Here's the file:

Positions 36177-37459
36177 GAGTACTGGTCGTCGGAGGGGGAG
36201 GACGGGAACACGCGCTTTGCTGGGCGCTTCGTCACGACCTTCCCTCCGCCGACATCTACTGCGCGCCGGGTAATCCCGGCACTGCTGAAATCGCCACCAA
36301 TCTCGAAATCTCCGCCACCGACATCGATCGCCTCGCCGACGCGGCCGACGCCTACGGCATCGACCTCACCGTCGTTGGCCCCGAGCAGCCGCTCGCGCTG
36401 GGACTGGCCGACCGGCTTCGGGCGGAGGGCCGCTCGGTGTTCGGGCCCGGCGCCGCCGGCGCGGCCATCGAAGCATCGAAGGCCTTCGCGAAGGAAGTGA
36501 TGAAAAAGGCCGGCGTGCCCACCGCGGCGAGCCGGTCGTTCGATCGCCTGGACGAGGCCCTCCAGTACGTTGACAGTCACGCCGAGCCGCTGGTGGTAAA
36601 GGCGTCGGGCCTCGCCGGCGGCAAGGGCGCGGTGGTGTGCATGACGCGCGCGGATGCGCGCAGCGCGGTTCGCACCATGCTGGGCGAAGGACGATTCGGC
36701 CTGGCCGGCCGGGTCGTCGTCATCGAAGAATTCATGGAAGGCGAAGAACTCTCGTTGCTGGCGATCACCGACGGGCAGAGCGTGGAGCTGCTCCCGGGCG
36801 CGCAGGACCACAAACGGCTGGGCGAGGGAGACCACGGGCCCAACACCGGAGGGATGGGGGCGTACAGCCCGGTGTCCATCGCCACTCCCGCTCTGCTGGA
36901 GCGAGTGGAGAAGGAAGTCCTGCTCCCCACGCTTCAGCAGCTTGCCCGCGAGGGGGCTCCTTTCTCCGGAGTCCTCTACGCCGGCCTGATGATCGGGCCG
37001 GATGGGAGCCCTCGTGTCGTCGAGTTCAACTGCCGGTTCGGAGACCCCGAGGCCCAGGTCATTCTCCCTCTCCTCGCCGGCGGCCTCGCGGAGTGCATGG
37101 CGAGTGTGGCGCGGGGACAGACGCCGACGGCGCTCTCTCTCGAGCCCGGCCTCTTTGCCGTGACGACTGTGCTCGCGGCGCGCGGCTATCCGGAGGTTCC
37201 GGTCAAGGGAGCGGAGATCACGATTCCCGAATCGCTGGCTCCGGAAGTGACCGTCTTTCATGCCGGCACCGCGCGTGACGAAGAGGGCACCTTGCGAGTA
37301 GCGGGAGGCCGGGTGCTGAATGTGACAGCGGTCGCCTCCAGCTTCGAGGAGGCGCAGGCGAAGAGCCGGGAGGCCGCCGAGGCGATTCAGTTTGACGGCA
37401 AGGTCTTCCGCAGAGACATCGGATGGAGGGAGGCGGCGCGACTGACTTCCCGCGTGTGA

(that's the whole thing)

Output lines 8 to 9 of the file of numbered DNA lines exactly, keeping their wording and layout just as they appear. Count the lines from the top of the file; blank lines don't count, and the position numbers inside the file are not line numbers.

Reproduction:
36701 CTGGCCGGCCGGGTCGTCGTCATCGAAGAATTCATGGAAGGCGAAGAACTCTCGTTGCTGGCGATCACCGACGGGCAGAGCGTGGAGCTGCTCCCGGGCG
36801 CGCAGGACCACAAACGGCTGGGCGAGGGAGACCACGGGCCCAACACCGGAGGGATGGGGGCGTACAGCCCGGTGTCCATCGCCACTCCCGCTCTGCTGGA